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Previously on Point-Free we spent several episodes exploring the topic of randomness. It’s a topic that seems at odds with functional programming. We like to work with functions that take data in and spit data out in a consistent fashion, but randomness is all about inconsistency!
Despite this seemingly irreconcilable difference, we found that a randomness API deeply benefited from functional programming principles, specifically composition. We were able to distill the idea of randomness into a single type that could be transformed and combined using familiar functional concepts, and we ended up with a little library that was much more flexible and extensible than the randomness APIs that ship with Swift.
But even though we built this library around functional principles, it’s far from functional. We’d be remiss to ignore the fact that it’s completely unpredictable and untestable, and any code that uses it becomes immediately unpredictable and untestable as a result! One of the things we value in functional programming is the ability to reason about our code using predictable units that can be easily tested, so today we’re going to do something about it: we’re going to make the untestable testable.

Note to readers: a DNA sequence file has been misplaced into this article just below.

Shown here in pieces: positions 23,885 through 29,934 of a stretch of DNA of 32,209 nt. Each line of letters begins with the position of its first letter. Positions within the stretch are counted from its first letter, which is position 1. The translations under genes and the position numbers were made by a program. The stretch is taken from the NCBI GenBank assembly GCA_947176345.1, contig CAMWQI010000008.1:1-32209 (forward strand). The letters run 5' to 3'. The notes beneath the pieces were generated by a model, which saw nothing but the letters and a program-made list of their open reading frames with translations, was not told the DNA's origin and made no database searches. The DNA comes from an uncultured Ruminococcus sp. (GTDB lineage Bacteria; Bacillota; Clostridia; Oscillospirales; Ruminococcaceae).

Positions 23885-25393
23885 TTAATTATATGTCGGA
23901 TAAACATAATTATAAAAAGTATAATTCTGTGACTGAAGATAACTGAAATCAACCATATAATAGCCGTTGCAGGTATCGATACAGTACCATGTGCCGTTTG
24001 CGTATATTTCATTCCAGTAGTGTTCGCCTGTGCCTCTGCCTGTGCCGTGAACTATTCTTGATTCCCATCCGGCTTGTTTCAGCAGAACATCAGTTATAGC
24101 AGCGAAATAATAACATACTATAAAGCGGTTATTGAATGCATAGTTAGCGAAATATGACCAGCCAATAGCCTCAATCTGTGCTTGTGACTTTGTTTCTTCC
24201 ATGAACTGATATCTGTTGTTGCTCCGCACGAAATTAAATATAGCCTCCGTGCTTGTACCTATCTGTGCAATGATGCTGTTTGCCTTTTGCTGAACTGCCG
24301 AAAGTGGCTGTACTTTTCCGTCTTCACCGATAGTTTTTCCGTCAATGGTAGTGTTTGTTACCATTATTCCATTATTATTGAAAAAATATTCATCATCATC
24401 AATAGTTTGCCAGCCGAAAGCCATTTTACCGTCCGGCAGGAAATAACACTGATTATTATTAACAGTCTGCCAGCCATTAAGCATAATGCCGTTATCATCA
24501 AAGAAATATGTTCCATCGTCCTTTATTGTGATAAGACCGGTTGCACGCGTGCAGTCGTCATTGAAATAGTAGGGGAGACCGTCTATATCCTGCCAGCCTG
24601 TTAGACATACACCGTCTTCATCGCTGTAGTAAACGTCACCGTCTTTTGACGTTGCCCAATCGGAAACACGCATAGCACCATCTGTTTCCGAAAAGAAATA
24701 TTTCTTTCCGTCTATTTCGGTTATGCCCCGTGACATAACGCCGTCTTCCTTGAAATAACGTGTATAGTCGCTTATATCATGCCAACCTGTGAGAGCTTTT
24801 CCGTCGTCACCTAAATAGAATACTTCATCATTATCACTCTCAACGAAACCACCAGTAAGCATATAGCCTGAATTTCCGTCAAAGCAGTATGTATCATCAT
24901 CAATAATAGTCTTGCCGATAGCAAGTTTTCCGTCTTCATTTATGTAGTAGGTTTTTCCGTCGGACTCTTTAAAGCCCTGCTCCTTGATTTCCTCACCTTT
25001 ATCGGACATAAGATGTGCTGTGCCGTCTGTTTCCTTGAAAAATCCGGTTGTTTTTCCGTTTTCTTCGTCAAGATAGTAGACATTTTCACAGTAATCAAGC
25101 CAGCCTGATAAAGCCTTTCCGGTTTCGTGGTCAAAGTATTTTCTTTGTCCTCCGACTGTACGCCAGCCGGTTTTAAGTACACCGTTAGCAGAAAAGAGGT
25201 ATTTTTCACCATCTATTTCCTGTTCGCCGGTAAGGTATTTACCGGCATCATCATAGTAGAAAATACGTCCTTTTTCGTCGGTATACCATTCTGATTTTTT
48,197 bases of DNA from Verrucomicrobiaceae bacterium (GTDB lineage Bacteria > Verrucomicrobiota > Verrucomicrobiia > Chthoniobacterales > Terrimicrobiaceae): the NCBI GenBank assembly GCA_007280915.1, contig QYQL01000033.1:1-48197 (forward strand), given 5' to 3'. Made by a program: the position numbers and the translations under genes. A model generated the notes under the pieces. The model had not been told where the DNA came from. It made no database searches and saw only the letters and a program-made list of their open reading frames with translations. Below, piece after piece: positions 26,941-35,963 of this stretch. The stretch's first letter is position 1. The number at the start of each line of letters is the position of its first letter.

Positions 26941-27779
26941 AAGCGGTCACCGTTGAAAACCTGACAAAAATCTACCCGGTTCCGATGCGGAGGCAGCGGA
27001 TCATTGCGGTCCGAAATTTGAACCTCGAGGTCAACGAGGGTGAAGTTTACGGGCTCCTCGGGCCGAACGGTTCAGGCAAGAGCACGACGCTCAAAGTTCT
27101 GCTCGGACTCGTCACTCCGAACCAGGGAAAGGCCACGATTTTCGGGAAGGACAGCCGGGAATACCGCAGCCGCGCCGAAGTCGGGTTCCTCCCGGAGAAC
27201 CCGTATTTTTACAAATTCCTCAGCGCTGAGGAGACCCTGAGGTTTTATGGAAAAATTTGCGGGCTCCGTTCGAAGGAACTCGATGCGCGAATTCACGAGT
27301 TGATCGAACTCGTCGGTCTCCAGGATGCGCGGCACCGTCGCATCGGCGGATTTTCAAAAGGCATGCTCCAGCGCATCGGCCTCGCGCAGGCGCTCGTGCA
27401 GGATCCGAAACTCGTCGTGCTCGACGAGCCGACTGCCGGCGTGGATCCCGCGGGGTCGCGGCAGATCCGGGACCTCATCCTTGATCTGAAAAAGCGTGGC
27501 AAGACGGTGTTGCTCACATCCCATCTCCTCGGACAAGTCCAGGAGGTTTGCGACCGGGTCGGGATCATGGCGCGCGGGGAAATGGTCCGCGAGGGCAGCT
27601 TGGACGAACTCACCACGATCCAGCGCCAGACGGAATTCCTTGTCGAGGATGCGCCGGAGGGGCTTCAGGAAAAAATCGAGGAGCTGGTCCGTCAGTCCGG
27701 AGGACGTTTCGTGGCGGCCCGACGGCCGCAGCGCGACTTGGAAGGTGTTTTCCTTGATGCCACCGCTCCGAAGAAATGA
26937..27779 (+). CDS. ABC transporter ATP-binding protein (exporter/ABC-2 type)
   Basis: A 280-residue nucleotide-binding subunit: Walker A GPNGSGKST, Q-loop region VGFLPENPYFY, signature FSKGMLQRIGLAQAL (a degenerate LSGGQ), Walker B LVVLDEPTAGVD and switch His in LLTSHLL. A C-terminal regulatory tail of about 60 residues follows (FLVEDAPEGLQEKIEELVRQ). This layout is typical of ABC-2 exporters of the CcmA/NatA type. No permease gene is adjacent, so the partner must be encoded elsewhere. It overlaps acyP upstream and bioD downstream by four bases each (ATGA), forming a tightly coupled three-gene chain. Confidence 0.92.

This Swift Evolution proposal to create a unified random API, and a secure random API for all platforms, was accepted and implemented in Swift 4.2.
Gen type made its first appearance in this episode bridging function composition with randomness.
Randomness is a topic that may not seem so functional, but it gives us a wonderful opportunity to explore composition. After a survey of what randomness looks like in Swift today, we’ll build a complex set of random APIs from just a single unit.
We first introduced the
Environment concept for controlling dependencies in this episode.
Today we’re going to control the world! Well, dependencies to the outside world, at least. We’ll define the “dependency injection” problem and show a lightweight solution that can be implemented in your code base with little work and no third party library.
Swift 5.0 finally introduced the
Result type to the standard library, and with it a patch that conforms
Error to itself, allowing Result’s
Failure parameter to be constrained to
Error in an ergonomic fashion. While this conformance is a special case, Swift may automatically conform certain protocols to themselves in the future.
This blog post explores the need for
AnySequence in Swift as a pattern for working around some of the shortcomings of protocols in Swift.
This edition of Friday Q&A shows how type erasure can manifest itself in many different ways. While you can wrap the functionality of a protocol in a concrete data type, as we explored in our series on protocol witnesses, you can also use subclasses and plain ole functions.